Q2How are EOs made?

EOs are, as previously touched on, steam distilled from plants. However, there are different types of extractions, and citrus EOs are cold pressed. Amongst these extraction methods are as follows: water vapor distillation, pressure extraction, expression, enlfeurage, solvent extraction, CO2 extraction, and synthetic imitation. One pound of EO requires at least 50 pounds of plant material. Take rosemary for example, rosemary EO uses 66 pounds of fresh rosemary for every pound. That is astounding!

Q3Are EOs safe to digest?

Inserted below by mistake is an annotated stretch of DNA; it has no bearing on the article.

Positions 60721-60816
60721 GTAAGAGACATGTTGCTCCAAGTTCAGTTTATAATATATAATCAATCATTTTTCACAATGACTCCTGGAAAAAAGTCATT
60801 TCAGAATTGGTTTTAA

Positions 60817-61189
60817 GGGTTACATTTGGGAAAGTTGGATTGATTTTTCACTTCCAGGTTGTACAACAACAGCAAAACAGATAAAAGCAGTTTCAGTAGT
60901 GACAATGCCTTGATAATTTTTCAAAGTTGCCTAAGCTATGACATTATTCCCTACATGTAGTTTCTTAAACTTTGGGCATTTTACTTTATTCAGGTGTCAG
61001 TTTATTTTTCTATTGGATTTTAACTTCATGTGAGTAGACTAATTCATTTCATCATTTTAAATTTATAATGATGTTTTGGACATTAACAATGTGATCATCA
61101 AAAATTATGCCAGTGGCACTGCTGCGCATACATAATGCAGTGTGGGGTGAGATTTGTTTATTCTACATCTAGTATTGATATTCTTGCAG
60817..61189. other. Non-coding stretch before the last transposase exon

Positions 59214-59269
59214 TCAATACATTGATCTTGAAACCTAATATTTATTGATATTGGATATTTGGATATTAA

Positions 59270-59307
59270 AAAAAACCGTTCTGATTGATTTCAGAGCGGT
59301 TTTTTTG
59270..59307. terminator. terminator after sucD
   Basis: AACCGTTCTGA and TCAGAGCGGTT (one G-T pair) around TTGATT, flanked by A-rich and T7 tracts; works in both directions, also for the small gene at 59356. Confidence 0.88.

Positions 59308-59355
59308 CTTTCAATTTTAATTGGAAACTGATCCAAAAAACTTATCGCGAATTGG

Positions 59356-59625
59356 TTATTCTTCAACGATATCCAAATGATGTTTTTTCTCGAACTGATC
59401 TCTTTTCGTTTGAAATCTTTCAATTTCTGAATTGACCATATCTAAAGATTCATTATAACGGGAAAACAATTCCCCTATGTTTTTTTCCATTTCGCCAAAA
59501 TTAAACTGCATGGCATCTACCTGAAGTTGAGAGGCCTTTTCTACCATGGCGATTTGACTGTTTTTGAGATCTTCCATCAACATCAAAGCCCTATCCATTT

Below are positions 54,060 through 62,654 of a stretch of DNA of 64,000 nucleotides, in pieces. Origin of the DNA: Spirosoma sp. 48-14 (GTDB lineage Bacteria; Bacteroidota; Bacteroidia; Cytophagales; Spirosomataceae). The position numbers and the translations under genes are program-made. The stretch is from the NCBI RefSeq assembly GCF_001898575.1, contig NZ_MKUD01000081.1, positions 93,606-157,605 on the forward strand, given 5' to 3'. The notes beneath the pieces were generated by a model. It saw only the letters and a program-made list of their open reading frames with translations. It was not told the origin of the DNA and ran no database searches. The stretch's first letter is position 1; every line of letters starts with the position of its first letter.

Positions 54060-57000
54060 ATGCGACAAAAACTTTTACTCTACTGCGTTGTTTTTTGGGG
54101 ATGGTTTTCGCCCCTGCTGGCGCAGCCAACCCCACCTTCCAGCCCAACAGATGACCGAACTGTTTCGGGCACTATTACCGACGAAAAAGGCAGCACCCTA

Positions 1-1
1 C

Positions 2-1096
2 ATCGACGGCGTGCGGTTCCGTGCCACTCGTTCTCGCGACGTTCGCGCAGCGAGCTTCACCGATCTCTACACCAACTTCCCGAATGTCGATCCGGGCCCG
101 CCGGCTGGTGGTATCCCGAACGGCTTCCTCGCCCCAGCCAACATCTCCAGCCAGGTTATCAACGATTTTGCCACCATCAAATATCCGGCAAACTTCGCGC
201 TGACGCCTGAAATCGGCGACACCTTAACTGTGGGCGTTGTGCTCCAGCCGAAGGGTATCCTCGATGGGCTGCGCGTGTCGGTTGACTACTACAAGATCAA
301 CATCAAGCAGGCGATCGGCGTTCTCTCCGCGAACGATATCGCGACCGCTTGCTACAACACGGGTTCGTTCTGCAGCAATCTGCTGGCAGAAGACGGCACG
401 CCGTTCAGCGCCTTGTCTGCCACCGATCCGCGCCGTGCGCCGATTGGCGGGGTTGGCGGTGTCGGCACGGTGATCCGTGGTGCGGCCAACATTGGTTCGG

Society has accepted that the use of EOs is dangerous, but civilizations have been using them for centuries. Not to mention, industries that produce products like toothpaste, skin care, and sodas use them. So, before you run away from fear, keep in mind that these frequently used items have proven thus safe to ingest. That is not to say, “turn a blind eye and pick any toothpaste or skin product out there!” Quality is everything. Look for organic-therapeutic grade EOs. Purchased products should have bottle and company info that read the following: 100% natural, an English plant name, a Botanical name, the utilized part of the plant, the production method, the country of origin, and any hazard or allergy notations. Happy shopping!

Q4What is the toxicity of EOs?